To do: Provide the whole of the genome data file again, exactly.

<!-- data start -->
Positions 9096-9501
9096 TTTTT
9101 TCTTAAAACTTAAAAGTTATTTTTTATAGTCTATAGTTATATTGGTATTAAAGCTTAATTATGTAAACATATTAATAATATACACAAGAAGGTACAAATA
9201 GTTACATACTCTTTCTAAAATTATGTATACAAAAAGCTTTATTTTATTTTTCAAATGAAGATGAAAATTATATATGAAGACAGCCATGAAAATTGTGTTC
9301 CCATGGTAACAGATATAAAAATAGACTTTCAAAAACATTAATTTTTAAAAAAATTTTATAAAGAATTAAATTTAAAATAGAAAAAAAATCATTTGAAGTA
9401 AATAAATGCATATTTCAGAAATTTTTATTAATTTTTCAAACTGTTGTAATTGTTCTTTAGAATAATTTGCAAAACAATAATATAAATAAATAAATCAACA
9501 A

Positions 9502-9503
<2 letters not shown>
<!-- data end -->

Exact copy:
Positions 9096-9501
9096 TTTTT
9101 TCTTAAAACTTAAAAGTTATTTTTTATAGTCTATAGTTATATTGGTATTAAAGCTTAATTATGTAAACATATTAATAATATACACAAGAAGGTACAAATA
9201 GTTACATACTCTTTCTAAAATTATGTATACAAAAAGCTTTATTTTATTTTTCAAATGAAGATGAAAATTATATATGAAGACAGCCATGAAAATTGTGTTC
9301 CCATGGTAACAGATATAAAAATAGACTTTCAAAAACATTAATTTTTAAAAAAATTTTATAAAGAATTAAATTTAAAATAGAAAAAAAATCATTTGAAGTA
9401 AATAAATGCATATTTCAGAAATTTTTATTAATTTTTCAAACTGTTGTAATTGTTCTTTAGAATAATTTGCAAAACAATAATATAAATAAATAAATCAACA
9501 A

Positions 9502-9503
<2 letters not shown>